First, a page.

Investigação do comportamento mecânico de scaffolds utilizados no tratamento de fraturas ósseas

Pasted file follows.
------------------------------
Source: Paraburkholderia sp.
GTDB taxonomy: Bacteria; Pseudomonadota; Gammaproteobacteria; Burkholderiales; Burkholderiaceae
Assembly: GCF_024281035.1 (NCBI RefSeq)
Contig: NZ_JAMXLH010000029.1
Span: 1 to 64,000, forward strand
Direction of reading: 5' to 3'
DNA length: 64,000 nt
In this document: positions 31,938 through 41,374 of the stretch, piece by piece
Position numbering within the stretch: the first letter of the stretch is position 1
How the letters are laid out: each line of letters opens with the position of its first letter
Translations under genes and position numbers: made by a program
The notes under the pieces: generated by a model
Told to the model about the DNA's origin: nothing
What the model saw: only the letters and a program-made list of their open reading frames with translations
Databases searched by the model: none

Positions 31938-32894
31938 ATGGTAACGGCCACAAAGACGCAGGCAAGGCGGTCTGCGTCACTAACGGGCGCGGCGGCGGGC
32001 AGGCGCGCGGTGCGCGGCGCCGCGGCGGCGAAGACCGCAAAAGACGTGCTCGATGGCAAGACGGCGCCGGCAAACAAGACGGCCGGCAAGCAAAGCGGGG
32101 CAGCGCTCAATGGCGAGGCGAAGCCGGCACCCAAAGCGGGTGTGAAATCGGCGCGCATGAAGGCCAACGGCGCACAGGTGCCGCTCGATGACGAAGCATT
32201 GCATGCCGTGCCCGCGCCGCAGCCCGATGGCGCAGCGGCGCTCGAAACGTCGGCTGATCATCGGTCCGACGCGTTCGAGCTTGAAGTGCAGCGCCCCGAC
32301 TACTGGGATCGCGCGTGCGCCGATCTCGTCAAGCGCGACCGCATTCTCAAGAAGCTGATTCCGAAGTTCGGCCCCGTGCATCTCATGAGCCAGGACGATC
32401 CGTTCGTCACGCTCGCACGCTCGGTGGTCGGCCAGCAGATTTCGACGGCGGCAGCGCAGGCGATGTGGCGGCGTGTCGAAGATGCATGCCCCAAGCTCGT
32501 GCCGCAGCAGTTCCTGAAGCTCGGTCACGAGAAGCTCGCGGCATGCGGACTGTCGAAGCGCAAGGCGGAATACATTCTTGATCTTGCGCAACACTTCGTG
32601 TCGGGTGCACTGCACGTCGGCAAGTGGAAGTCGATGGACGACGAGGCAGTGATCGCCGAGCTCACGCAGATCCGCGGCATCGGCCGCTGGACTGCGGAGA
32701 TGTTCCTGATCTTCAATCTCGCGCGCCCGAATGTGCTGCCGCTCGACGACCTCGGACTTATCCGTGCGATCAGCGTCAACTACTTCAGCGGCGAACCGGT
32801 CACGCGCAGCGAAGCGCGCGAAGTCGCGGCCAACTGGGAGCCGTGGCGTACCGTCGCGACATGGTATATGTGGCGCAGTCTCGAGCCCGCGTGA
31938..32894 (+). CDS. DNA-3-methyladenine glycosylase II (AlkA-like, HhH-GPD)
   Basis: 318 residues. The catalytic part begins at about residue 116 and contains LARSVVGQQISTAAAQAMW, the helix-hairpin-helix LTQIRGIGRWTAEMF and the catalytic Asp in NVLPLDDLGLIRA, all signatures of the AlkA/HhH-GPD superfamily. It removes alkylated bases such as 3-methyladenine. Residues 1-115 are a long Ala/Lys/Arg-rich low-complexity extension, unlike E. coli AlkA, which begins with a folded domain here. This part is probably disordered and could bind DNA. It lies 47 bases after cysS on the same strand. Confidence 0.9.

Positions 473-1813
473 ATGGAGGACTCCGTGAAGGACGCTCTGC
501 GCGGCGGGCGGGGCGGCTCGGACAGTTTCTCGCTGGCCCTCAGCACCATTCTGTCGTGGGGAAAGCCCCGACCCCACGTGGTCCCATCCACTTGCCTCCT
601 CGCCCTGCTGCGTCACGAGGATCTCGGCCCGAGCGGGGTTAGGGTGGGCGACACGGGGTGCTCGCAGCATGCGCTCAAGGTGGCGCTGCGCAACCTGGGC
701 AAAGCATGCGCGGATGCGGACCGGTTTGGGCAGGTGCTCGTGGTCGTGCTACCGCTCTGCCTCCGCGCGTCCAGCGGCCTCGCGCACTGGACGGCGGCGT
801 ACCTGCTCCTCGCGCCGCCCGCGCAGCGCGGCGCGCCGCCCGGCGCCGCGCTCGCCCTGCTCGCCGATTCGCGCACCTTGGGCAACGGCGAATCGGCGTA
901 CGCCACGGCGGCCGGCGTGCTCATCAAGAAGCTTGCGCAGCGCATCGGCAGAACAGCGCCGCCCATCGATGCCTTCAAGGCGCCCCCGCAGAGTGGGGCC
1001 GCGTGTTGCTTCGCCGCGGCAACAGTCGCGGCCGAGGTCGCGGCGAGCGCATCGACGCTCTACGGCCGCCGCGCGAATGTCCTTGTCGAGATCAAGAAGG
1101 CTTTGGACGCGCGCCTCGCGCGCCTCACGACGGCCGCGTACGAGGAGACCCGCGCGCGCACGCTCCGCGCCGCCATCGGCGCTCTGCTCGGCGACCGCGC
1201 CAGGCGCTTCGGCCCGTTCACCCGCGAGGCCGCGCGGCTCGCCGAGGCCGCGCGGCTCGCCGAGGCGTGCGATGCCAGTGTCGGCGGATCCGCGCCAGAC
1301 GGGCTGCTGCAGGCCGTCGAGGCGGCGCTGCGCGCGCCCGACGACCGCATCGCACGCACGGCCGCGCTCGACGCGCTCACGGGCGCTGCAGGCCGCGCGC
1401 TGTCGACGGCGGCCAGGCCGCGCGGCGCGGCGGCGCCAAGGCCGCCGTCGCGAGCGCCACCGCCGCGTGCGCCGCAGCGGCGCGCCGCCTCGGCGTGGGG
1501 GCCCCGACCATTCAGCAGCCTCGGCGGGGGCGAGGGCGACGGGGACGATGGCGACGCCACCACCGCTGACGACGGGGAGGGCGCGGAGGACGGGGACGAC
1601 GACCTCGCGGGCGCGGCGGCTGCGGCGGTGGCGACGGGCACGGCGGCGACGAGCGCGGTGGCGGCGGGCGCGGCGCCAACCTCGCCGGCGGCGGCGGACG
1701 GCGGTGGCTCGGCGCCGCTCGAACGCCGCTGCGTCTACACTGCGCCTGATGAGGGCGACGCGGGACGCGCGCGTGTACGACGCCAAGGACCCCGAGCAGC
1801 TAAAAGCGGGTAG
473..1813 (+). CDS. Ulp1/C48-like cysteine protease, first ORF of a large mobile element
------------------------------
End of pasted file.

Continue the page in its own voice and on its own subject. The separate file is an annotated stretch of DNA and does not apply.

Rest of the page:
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Scaffolds are implants used to accelerate the bone regeneration process of fractured bones. These components, developed in a research area called Bone Tissue Engineering, are designed to mimic human bone both in its composition and mechanical properties and are composed of biocompatible and biodegradable materials that have a manipulable shape whose function is to assist the regeneration of the desired site providing a temporary structure that facilitates cell union, proliferation and differentiation at the region and subsequently is absorbed and eliminated by the body after bone regeneration at the site. This study used the finite element method to investigate the mechanical behavior of scaffolds and the objective of the work was to compare the numerical results with the experimental data and to evaluate and determine the stiffness of the modeled scaffold configurations. It was concluded that of the two configurations composed of the same material, one having an organizational structure composed of cylinders and the other with hexagons, the latter exhibited a superiority in relation to rigidity and weight. However, the mechanical properties of the scaffolds proved to be inferior to those considered ideal in the literature, showing that the pure material studied is not the most suitable, but a composite. The need to refine the model was also seen, as a significant error was observed between the simulations and the real experiment, in addition to studying other types of loads to obtain a better understanding of the material's behavior. Despite this, it was possible to conclude that the finite element method is a tool that helps to understand complex problems with the ability to reduce time and cost in analysis, resulting in more efficient and less invasive medical procedures and treatments, providing a higher quality of life for the patient.
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